On the topic of food, the crowd was once again treated to a great selection of beer friendly meals made by local businesses. Punters could choose from Cecile’s Crepes, Margaret River Burger Bar, Nachos from the Settlers Tavern, Little Weiner Catering (Cheese Kransky and Knacker Hot Dogs), Roko’s Kebab Van, My Way Highway Food Truck (a great selection of German dishes) and goat ball subs from Chef DeBeersine.
While it would be difficult to hold a truly regional beer festival anywhere else in Australia, such is the concentration of breweries in WA’s southwest that punters were truly spoiled for choice. Breweries in attendance were, in alphabetical order; Bootleg, Brew 42, Bush Shack, Cheeky Monkey, Colonial, Cowaramup, Duckstein, Eagle Bay, Margaret River Ale Co., Occy’s and Old Coast Rd. Pouring cider was the aforementioned Cheeky Monkey and Real River Company, whose Custard Cider was a popular and refreshing beer alternative.
A number of breweries used the festival as an opportunity to showcase some new and exciting products. Bootleg was pouring their second release of Bramling Cross – an ale named after the English hop variety and boosted with blackcurrant tea. Newcomers, Cheeky Monkey delivered with their latest seasonal release – a ginger pale ale, which unlike most ginger beers is brewed with malt and hops as well as fresh ginger, making it a real beer.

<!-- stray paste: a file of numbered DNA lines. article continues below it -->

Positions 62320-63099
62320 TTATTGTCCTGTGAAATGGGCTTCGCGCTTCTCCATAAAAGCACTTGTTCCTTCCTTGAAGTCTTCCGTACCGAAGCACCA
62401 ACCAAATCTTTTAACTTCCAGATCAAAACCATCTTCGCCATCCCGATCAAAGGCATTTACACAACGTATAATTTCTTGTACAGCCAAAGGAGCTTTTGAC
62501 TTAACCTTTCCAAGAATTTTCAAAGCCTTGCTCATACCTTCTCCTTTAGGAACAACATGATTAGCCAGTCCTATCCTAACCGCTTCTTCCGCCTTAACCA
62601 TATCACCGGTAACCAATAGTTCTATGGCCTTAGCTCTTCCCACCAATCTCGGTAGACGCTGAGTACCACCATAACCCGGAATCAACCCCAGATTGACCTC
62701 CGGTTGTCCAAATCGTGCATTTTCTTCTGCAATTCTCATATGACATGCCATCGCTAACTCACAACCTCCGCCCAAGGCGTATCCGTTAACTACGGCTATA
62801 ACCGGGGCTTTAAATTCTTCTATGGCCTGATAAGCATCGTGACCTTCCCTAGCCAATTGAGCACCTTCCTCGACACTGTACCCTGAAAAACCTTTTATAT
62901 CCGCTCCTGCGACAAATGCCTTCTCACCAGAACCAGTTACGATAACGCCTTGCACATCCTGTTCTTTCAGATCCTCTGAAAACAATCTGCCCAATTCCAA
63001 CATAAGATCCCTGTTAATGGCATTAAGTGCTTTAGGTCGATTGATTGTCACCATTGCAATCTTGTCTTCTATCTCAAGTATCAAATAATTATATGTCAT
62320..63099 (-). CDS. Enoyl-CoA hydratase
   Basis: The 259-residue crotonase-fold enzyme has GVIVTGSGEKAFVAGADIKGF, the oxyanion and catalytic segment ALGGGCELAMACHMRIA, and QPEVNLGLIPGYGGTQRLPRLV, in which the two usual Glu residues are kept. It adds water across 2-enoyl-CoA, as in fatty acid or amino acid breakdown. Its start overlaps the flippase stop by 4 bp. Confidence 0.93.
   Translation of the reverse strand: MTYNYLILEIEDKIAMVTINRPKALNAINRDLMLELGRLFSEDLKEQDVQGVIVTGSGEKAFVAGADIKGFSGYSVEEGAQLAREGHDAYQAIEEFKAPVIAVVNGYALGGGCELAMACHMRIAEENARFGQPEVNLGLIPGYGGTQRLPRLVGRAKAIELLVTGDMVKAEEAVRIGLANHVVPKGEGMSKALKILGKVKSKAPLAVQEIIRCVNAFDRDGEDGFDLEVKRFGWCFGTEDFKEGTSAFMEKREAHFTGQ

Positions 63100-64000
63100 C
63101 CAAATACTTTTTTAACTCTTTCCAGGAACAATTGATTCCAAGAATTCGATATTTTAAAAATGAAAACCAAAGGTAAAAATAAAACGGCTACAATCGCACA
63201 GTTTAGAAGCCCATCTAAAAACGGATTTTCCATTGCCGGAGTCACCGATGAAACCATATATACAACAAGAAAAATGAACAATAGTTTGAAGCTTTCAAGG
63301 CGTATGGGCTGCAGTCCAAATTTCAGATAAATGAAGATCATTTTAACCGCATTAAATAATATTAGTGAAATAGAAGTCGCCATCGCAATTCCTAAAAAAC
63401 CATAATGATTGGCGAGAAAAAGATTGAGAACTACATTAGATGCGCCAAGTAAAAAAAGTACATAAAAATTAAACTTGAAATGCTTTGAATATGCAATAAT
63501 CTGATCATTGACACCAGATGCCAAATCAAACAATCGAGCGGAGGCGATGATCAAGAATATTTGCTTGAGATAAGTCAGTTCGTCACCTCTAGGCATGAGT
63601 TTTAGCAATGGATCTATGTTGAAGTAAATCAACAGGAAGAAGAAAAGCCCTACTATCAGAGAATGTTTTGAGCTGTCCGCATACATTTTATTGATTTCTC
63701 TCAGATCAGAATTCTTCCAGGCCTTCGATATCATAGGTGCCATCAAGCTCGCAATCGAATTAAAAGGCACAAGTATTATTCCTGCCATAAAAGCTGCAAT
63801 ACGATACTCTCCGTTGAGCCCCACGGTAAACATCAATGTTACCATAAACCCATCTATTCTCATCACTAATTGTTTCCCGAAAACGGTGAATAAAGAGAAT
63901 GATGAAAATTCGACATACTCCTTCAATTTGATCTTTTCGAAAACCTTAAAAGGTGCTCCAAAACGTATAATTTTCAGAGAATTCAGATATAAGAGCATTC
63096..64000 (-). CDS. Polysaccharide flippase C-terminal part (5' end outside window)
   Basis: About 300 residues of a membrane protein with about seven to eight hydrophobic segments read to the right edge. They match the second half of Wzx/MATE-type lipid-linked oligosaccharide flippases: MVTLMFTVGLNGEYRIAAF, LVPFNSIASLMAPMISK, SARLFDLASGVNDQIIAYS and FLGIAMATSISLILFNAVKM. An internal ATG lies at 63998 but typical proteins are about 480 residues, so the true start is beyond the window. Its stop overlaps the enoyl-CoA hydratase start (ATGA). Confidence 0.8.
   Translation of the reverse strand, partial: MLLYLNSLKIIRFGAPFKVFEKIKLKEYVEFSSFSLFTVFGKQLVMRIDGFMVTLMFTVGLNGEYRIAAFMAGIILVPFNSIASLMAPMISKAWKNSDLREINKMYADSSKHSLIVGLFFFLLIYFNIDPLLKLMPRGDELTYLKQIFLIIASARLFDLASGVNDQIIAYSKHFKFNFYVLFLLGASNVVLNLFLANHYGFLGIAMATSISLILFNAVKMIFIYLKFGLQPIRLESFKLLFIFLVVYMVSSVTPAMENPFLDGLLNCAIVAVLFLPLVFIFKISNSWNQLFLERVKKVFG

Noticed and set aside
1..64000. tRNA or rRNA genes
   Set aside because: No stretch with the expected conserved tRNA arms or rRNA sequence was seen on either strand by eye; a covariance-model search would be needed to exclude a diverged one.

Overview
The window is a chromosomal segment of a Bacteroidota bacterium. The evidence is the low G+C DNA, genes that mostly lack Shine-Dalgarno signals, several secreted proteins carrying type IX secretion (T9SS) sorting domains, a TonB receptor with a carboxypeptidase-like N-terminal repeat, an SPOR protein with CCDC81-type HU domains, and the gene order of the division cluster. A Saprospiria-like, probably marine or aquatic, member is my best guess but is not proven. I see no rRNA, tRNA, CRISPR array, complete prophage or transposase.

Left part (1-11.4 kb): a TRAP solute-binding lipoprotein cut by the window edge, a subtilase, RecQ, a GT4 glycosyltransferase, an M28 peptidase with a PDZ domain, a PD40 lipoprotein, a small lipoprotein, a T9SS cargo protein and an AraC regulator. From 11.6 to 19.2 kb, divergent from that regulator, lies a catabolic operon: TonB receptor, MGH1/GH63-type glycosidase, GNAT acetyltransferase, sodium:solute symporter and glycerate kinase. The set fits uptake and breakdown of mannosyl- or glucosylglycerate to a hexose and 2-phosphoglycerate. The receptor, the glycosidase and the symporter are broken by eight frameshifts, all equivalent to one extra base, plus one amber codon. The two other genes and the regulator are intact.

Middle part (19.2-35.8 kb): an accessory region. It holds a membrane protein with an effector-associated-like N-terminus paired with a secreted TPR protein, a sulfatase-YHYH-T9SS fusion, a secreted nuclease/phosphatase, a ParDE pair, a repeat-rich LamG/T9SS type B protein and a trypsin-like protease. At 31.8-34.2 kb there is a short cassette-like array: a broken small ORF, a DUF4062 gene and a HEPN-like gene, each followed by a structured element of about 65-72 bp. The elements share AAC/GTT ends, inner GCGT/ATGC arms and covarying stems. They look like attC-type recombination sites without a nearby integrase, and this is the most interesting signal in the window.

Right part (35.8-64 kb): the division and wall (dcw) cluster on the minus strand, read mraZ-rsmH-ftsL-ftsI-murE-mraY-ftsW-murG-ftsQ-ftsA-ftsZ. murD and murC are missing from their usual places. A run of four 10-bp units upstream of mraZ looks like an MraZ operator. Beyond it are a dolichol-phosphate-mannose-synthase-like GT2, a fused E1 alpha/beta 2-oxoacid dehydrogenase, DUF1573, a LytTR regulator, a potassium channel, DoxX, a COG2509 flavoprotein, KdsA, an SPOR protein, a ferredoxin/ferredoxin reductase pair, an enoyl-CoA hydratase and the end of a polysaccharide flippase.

Last year my personal ‘beer of the show’ was Duckstein’s dry-hopped, unfiltered Wolf Pale Ale – a real surprise from the typically German-inspired brewery. Well, the Wolf was back again but brewer Shannon Grigg had an even bigger surprise in store, namely a cloudy, 7% dark ale dubbed ‘Unbekannt’ which is German for unknown. Unbekannt is unfiltered and utilises German malts and a Belgian yeast strain, giving it a full palate of milk chocolate, tart berries and clove. Unusual, but highly enjoyable.
Eagle Bay were pouring their latest single batch beer – Eagle Bay Summer Ale – an Australian Pale Ale brewed with Galaxy hops which provide an enticing tropical fruit aroma. Also serving up an Australian-hopped ale (this time Stella) was Cowaramup Brewing Co. whose Lightsign Summer Ale has been brought back and was in superbly fresh condition, bursting with ripe citrus and floral aromas and juicy hop flavour.